Digging deeper into the history of Peruvian gastronomy and you will discover the relationship between Africa and Peru as well. You would not find the original Anticuchos (cow's heart) here but in place is a refined dish using beef ($25). These char-grilled skewers were tender and flavourful with robust Anticuchera sauce and aromatic crispy lentils. A typical anticucho sold on street carts will have a slice of potato at the end of the skewer and you too, shall be entitled those iconic potato slices on your plate.

Chicharron "La Lucha" 4/5

I would highly recommended their Chicharron "La Lucha" ($26). Each crispy pork belly cube was plump with a good layer of fats and tender meat, with a crust that didn't disappoint. It just gets more decadent as you bite into it, as the Peruvian chilli mayo smoothes its edges with its sweet creaminess, while it mingles with the juice and fats. Others may just stop there but TONO owns this dish with a brilliant touch of vibrant orange zest.

Arroz Con Mariscos 4/5

Showcasing its deep Italian roots is Arroz Con Mariscos ($36), a special seafood rice with an appetising orangey coat, not from saffron but the fruity aji Amarillo, a yellow pepper of medium heat. There's aji panca as well, for a touch of smokey flavour. It is so full of zest, I like it much more than the usual paella!

Chicken A La Brasa 3.8/5

In Peru, although ceviches are their national dish, they are generally expensive. What's even closer to their heart is this Chicken A La Brasa ($34), an everyday food. This Peruvian style roasted half spring chicken is served with Huacatay sauce, a native Peruvian herb that carries a pungent aroma similar to mint or basil. Be prepared to wait up to half hour but the wait is worth it when you see a gorgeous golden brown chicken served to your table. For mine, all the fats seemed to have melted into the meat, resulting in succulent meat and crisp skin. I love the ribs the best, where all the spices get rubbed into and absorbed during the cooking process.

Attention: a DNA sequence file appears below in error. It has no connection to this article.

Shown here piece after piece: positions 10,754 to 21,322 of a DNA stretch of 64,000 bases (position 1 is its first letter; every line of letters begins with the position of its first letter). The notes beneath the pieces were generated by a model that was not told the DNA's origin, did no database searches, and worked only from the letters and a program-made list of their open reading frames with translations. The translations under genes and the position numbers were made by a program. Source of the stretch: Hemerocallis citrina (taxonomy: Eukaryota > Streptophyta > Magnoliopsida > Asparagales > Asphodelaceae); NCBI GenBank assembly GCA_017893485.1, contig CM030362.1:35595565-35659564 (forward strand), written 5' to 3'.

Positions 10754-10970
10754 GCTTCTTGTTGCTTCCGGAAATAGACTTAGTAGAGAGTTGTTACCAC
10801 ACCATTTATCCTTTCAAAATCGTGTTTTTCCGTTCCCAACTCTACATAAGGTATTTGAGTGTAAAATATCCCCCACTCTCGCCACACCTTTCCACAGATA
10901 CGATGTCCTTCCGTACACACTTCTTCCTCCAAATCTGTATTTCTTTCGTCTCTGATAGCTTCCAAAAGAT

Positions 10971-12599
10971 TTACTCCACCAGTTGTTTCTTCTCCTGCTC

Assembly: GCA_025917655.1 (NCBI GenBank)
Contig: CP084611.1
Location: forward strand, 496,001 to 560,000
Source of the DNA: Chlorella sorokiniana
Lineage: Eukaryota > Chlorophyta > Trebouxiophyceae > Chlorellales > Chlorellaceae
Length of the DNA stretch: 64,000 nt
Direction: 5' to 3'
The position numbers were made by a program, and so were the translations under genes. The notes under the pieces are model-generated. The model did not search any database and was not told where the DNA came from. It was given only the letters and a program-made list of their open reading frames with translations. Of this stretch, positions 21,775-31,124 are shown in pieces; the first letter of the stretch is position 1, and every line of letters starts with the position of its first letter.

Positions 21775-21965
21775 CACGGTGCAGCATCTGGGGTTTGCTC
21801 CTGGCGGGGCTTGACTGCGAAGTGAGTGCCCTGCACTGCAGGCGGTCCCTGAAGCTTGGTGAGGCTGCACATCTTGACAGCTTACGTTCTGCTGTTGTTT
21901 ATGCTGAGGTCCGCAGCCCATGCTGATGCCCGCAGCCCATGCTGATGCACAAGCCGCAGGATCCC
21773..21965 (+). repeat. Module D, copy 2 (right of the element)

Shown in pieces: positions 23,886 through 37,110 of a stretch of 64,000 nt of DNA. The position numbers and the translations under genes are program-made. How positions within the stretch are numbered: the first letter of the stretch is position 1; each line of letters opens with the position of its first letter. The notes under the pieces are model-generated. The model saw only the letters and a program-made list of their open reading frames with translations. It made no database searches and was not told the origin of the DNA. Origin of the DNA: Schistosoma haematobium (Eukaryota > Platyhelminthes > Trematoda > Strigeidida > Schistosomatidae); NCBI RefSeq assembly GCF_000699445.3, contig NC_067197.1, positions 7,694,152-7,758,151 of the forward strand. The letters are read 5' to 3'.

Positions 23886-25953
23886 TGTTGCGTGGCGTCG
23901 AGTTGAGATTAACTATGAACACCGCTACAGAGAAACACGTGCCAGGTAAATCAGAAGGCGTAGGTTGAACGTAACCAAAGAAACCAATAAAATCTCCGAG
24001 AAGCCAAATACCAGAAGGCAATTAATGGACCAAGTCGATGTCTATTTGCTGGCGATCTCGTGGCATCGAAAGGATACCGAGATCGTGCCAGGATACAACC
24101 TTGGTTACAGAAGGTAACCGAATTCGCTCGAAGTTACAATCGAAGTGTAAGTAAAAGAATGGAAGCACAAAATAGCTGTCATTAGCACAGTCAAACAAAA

Tres Leches 4.8/5

When every dish from beginning till end was so stimulating, Tres Leches ($12) concluded the meal with a simple, yet mesmerising note. I was blown away by how simple this dessert seems to be, yet so satisfying. Atop of the moist coconut cake is a layer of pineapple and passion fruit compote that has been cooked down to achieve a thick consistency. It is a sweet and tangy, a perfect match with the light coconut cake.

Alfajores 4/5

If you like caramel, you will love Alfajores ($12), served with mango mousse. The butter cookie is filled with "Dulce De Leche" which is obtained by painstakingly cooking down condensed milk. With such rich body, it was surprisingly just mellow sweet.

Combinado 3/5

For something very local, Combinado is a homely bowl of sweet vanilla rice pudding, made from purple corn and fruit. Again it looks kind of simple like your everyday oatmeal but the purple corn has to be cooked and strained. I like the butter crumbs on top which gives it bit of texture but overall it is slightly too sweet for my liking.


TONO Cevicheria is one of its kind. While concepts these days are mainly about "deconstruction", "fusion", "innovation" that try to play with thousand and one ingredients and cooking methods, these down-to-earth dishes are just proud and contented with who they are - bright, energetic, zesty and simply delicious.

Words and photos by Si An. A girl who is allured by travelling, loves the feel of freedom, smell of the rain and the aroma of fine coffee and food. Note: This is an invited tasting.

Tono Cevicheria
Duo Galleria
7 Fraser Street
Singapore 189536
Tel: +65 67027320
Nearest MRT: Bugis (DT Line, EW Line)

Opening Hours:
Mon-Thu: 12pm - 230pm, 6pm - 10pm
Fri-Sat: 12pm - 3pm, 6pm - 1030pm
Sun: 1230pm - 3pm, 6pm - 930pm

1) Alight at Bugis MRT station. Take Exit E or F.  Walk to destination. Journey time about 5 minutes. [Map]